One key factor that will greatly affect the outcome of your dental implant procedure is the condition of your underlying jawbone, including the volume and density of your bone tissue. This is especially important in ensuring an optimal outcome with dental implants because it provides the sturdy foundation that will support the new tooth in its daily function of withstanding repeated impact from the pressure of biting and chewing. If you do not have sufficiently dense bone tissue, or if your bone tissue is generally of poor quality, Dr. Sohn may have to augment the underlying bone by means of a bone grafting procedure. If you require this, you will have to wait for the bone tissue to heal, which usually takes several months, before you can go ahead with the dental implant treatment.
Certain medical conditions can affect the volume, and density of bone tissue, and thus impair the body’s ability to heal properly after a dental implant procedure. Some of these conditions include diabetes, as well as any condition involving immunological deficiencies. Patients with osteoporosis will likely require a bone graft procedure prior to treatment, and smokers must give up their smoking habit in order to reduce their risk for implant failure, since smoking can delay healing.
Troubleshooting Early Implant Failures
In a handful of patients, the titanium implant may not properly fuse with the natural bone tissue. This may be due to a preexisting or postoperative inflammatory condition or infection at the site of the implant. In those cases, treating the underlying infection and repeating the procedure usually suffices.
In some cases, the implant may fail to fuse with the bone due to a thin encasement that the body secretes around it, preventing the integration process. In these instances, the implant may be replaced with a wider one once the socket has healed.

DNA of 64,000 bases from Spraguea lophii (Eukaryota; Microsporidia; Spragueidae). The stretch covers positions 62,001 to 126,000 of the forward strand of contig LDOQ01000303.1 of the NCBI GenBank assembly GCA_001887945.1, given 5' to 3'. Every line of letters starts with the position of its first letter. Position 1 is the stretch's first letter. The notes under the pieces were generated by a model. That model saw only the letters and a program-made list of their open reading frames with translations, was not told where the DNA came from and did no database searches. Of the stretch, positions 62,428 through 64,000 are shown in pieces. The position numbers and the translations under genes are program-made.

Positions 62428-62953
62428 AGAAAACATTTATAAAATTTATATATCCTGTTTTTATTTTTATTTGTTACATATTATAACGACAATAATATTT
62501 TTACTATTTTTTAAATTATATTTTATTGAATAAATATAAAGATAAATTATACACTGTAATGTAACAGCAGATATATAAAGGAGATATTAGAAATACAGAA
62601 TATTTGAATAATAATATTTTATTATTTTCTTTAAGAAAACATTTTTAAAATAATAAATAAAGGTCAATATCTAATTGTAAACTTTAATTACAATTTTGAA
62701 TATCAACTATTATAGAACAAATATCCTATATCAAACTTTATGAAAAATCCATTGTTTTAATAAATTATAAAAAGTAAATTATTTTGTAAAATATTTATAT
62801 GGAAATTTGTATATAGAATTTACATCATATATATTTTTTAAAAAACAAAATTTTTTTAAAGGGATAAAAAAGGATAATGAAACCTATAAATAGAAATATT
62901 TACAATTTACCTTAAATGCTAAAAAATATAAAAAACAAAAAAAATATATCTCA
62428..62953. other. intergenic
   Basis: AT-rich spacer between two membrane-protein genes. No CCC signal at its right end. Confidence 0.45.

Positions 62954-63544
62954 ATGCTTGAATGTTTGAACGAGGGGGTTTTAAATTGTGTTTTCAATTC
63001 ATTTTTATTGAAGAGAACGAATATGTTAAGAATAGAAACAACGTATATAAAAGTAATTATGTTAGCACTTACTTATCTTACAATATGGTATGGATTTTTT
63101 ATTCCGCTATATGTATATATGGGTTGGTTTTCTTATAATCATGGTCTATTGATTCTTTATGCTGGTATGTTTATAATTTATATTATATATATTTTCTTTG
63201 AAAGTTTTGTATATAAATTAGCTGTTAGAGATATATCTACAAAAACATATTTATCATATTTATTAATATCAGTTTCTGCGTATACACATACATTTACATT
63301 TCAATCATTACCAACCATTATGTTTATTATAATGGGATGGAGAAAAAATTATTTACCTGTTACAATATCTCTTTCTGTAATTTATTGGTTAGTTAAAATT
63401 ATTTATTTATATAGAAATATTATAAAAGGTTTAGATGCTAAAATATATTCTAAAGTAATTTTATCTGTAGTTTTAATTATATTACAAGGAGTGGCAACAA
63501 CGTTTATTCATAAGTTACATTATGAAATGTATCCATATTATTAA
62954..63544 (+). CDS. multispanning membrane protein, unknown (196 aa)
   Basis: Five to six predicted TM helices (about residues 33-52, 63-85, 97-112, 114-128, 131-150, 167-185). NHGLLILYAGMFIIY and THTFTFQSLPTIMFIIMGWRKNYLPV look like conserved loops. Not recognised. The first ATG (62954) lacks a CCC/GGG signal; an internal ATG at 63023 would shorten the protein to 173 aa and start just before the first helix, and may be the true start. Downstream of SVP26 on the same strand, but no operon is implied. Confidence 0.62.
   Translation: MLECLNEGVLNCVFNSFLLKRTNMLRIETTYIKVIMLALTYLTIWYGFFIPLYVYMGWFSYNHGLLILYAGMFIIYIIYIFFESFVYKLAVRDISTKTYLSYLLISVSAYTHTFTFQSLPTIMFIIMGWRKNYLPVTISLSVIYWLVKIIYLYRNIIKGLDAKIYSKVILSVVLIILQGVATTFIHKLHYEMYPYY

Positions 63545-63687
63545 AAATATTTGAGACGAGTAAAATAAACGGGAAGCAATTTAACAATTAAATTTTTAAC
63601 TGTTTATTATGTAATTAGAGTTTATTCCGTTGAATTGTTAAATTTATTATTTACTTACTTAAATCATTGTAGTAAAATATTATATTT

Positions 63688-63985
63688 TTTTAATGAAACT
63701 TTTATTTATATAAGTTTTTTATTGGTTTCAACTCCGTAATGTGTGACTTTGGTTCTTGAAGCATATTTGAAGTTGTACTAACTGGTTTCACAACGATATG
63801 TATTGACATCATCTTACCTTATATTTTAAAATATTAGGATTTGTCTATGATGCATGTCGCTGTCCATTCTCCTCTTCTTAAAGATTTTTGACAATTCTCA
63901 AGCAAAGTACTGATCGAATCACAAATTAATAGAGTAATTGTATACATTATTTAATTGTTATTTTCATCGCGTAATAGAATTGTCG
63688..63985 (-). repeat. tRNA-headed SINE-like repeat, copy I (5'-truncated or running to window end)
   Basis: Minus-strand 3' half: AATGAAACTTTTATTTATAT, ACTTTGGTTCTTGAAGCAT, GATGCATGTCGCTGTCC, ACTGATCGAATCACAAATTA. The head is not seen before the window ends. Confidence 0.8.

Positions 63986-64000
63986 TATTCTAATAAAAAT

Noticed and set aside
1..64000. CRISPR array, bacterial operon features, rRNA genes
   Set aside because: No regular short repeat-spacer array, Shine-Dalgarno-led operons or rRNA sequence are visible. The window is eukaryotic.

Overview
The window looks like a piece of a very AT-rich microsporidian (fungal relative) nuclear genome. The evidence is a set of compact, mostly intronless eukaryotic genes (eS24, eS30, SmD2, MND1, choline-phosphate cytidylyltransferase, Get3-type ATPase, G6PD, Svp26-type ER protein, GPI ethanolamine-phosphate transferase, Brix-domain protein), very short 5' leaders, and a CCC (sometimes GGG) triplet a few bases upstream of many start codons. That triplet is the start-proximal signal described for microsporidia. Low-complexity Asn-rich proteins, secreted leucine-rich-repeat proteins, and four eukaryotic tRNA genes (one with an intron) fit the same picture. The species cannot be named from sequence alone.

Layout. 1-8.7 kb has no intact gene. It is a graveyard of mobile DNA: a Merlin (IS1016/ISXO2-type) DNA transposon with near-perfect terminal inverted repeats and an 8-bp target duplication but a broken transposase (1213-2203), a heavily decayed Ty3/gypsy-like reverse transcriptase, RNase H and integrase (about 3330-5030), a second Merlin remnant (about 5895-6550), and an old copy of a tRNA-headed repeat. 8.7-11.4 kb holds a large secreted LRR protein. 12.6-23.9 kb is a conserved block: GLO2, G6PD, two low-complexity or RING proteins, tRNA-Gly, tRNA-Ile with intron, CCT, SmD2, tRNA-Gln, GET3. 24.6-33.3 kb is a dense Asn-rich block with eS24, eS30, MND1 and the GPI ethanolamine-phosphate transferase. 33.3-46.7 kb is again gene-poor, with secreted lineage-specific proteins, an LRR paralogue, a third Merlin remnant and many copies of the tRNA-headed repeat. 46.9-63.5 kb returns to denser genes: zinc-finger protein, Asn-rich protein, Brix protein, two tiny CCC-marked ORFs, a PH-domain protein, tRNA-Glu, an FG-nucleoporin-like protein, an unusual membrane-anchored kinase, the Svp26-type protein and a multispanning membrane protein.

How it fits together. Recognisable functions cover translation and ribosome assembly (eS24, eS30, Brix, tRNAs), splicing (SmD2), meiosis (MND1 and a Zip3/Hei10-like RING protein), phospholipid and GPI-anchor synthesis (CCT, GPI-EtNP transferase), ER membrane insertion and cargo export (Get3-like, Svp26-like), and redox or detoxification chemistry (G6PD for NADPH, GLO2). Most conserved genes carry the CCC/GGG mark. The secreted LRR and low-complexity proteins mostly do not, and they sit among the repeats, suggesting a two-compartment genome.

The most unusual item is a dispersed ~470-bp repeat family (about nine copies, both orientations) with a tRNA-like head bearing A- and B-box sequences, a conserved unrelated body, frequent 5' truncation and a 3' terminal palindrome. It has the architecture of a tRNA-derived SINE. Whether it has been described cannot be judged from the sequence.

Most early implant failures are easily corrected, although in some cases they may reveal other underlying problems that must be addressed before dental implants can be inserted successfully.
Same-Day Implants or Immediate Loading After Implant Surgery
While it is not normally advisable to load newly inserted dental implants with crowns until the process of osseointegration has fully completed, in areas that are highly visible, Dr. Sohn may place a provisional or temporary crown over an implant on the same day for aesthetic purposes. This process of positioning a temporary crown as a placeholder while the underlying tissue heals is called “immediate provisionalization with no loading,” and its goal is to reduce the potential for impact, movement, or stress on the new implant while still providing an aesthetic solution. The temporary crown in these cases is usually much shorter than the length of the patient’s other teeth, preventing the tooth from ever coming into contact with its opposite tooth on the other jaw, so as to diminish any possibility of impact or stress caused by the biting force.
In cases where an entire set of implants is being inserted as a replacement for a whole arch of teeth, Dr. Sohn may be able to load those teeth right away without risking implant failure, because when the implants are joined together as a solid unit onto a rigid arch, this keeps them immobilized and stable during the process of osseointegration.